The dialogue between civilisations has always been an indispensable way to understand the different cultures, lifestyles, and worldviews of different people in the international community.
In 2001, then secretary-general of the UN Kofi Anan proclaimed that year as the International Year of Dialogue among Civilisations, saying that “the United Nations itself was created in the belief that dialogue can triumph over discord, that diversity is a universal value and that the peoples of the world are far more united by their common fate than they are divided by their separate identities.
“Alongside an infinite diversity of cultures, there does exist one global civilisation in which humanity’s ideas and beliefs meet and develop peacefully and productively.”
The dialogue of civilisations is not a temporary condition or an emergency required in certain periods, however. It is a continuous matter needed at each stage and period because of its strong relationship with the variable lives of human societies.
Thus, this dialogue opens the door to the understanding of different societies and leads to a convergence of civilisations and cultures in what we call cultural interaction.
Like with international cultural cooperation, this dialogue should highlight ideas and values that can create a climate of friendship and peace and condemn any manifestations of hostility and hate.
The necessities of such dialogue come from the fact that human societies are in constant need of understanding each other and exchanging common interests and benefits.
Dialogue is the most effective way to achieve this. It helps to express different opinions, leading to finding solutions, reaching settlements, and limiting and mitigating the effects of conflicts.
It should also be noted that the relationship between civilisations and international law is a strong relation that goes back hundreds of years. Many scholars and researchers have made it clear that the basic concepts of international humanitarian law stem from non-European civilisations, particularly from Islamic law.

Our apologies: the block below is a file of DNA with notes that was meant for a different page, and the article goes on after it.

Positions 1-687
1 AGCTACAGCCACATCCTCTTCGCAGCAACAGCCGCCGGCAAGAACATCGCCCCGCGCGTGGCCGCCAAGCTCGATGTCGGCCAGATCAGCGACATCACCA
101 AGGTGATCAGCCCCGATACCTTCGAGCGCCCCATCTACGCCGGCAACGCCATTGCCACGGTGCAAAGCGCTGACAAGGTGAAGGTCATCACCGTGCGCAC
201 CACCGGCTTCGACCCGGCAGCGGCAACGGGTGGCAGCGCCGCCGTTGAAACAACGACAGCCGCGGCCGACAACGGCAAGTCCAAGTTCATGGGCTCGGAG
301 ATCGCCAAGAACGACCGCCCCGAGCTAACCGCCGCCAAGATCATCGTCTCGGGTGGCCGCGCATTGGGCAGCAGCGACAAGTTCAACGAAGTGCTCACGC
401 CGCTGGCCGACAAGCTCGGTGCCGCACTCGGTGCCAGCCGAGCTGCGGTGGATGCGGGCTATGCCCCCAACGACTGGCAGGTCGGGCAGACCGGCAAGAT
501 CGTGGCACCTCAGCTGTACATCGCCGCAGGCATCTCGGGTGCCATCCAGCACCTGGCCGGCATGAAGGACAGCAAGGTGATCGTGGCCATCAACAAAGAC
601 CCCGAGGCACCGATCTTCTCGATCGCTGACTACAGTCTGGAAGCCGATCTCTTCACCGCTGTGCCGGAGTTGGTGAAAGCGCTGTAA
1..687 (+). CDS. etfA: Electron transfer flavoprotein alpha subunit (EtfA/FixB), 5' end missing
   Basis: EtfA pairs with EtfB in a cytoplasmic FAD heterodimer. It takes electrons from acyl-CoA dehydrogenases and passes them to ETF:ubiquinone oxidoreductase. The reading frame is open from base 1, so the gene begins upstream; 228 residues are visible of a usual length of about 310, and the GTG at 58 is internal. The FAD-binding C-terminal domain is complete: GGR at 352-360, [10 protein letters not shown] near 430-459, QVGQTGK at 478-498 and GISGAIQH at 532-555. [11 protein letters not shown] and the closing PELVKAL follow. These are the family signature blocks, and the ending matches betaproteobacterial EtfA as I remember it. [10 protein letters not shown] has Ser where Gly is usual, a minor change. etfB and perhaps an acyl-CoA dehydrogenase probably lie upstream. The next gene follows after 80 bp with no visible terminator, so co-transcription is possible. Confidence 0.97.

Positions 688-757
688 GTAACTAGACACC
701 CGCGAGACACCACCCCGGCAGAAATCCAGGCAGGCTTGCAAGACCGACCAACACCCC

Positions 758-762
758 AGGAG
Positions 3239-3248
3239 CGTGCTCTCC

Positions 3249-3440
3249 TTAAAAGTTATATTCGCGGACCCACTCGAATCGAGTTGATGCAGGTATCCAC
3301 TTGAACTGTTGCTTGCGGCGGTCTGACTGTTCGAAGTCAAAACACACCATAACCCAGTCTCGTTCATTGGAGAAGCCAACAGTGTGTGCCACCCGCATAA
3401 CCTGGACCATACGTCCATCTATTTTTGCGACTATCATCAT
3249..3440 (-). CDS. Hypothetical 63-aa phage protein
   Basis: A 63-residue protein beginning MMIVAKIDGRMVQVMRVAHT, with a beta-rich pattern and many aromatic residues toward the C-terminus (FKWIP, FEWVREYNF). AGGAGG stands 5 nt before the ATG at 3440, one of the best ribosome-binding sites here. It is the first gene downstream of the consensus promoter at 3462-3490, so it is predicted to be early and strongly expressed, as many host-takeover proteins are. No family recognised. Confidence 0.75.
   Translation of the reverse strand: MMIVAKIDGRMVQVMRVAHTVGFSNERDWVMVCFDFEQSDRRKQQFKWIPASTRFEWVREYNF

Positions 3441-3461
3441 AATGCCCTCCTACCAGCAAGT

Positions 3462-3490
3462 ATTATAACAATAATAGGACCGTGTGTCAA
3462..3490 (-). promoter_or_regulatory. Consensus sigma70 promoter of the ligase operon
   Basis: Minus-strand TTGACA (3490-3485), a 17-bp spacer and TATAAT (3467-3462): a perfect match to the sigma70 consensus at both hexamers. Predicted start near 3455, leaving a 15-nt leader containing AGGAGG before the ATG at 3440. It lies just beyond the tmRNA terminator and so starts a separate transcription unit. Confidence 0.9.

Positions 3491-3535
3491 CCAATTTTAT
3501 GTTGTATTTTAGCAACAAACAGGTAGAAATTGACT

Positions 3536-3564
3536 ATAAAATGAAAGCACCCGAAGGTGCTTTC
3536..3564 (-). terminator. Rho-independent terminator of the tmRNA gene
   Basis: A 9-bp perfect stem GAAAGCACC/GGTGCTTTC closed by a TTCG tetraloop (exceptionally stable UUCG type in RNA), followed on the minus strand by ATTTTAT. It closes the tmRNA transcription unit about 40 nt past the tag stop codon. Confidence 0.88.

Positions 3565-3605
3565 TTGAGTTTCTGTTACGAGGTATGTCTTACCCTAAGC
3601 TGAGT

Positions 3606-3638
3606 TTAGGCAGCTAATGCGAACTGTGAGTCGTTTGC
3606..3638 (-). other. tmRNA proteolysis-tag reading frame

They have affirmed the great similarities between Islamic norms and international humanitarian standards of conduct in armed conflicts, for example.
The modern interaction between European and Islamic civilisations has played an important role in shaping international humanitarian law as we know it today.
International law, including its written and non-written sources, treaties, international customs, general principles of law and other sources, is considered the fruit of cultural and intellectual interaction between nations and civilisations.
The dialogue of civilisations has always been an important factor in drafting the different principles and provisions of such law and creating several methods to solve disputes and conflicts.
In spite of the international situation and the tensions the world faces nowadays, the dialogue of civilisations will continue to be a humanitarian process and continuous intellectual and cultural movement from many perspectives.
The United Nations has adopted various resolutions to support and encourage the dialogue of civilisations, confirming that the interaction and cooperation among different civilisations started in ancient times and has continued despite wars and conflicts.
However, developing international relations between nations needs collective efforts and international cooperation to assist in solving the various issues facing the world today.
Studies and research indicate that the attention of the United Nations and many world leaders to the idea of dialogue among civilisations has come for several reasons, perhaps the most important of which is reducing violence and hate speech, as well as reducing the gaps between the different civilisations as a result of cultural and religious differences and building good communication among peoples through social, religious and cultural tolerance.
We cannot deny that this dialogue has been a major milestone throughout the history of human culture and international relations, and that it will always be a valued method for achieving peace and reconciliation.
*The writer is an attorney at law.
*A version of this article appears in print in the 4 July, 2019 edition of Al-Ahram Weekly under the headline: The dialogue of civilisations